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Trap Producer Rustie’s Brilliant ‘Green Language’ Is for the Birds

SPIN Rating: 8 of 10
Release Date: August 26, 2014
Label: Warp

Since the 2010 release of his acclaimed Warp debut, Sunburst, where he solidified his frenetic, off-kilter blend of dubstep, funk and hip-hop, Glasgow producer Rustie—often credited with popularizing the divisive sound of trap—has slowly edged toward new influences, whether on his 2011 full-length, Glass Swords, which saw his first collaborations with AlunaGeorge and Nightwave, or his 2012 BBC Essential Mix, which included everyone from Lone to Destiny’s Child. His sophomore effort Green Language excels, however, not only because of its smooth integration of ambient, experimental and R&B influences, but also as a seamlessly ranging and novel concept album.

The record’s title is synonymous with an ancient mystic tradition called the Language of the Birds, which revolves around the idea of human communication with birds through song. “Music is like that for me,” Rustie explains in a press release. Thus, Green Language isn’t always pleasant, but it’s almost always interesting. First single “Raptor” was immediately promising in its departure from conventional structures, morphing a woozy four-on-the-floor synth melody into a dizzyingly explosive mid-tempo strangler.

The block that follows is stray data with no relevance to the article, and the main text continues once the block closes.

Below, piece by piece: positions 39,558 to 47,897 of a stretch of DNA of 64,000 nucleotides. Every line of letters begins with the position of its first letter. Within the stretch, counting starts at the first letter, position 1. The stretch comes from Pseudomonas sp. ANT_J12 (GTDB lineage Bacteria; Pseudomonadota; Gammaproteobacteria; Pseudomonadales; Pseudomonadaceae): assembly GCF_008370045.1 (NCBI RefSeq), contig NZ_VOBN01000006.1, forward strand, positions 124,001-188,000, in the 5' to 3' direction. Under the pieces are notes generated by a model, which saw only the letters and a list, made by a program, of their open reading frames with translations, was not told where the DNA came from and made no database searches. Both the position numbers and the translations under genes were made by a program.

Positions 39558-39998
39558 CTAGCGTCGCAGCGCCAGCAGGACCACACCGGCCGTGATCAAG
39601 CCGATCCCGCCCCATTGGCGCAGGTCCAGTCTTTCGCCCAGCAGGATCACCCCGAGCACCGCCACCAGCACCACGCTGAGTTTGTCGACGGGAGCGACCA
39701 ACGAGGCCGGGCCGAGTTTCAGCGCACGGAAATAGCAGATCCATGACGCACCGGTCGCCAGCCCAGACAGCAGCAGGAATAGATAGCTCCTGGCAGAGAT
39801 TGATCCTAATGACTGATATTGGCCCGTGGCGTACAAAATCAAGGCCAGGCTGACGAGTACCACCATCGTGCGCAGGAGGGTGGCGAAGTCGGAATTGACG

Yet, aside from the comforting familiarity of “Raptor” and the similarly structured, finish-line crossing anthem “Velcro,” Green Language‘s shining moments arrive on ambient-inspired tracks like “Paradise Stone,” which recalls the delicate style of Bonobo, and “Workship,” a grandiose ode to air travel. Verging into more serious territory, “Let’s Spiral” is cinematic in its evocation of loss and grief. This album wouldn’t have reached its potency, however, without well-placed guest spots from Danny Brown, Redinho and grime heavyweight D Double E. While Brown offers up a psychotic stream-of-conscious verse on “Attak,” Rustie perfectly tailors the production around every detail of his lines, down to the adlibs.

“Attak” and “Up Down,” the latter of which utilizes jarring bird squawks as an inventive percussion technique, are highlights that indulge Rustie’s primary influences in grime and dubstep, and ultimately contribute to Green Language‘s broader palette. But they also highlight a certain adherence to convention. Isolating his experimental tendencies to specific tracks leads to some uneven pacing on the album’s second half. Otherwise, Green Language fully delivers, serving as a fascinating turn for an artist who earned his reputation by essentially bashing fans into submission with bass.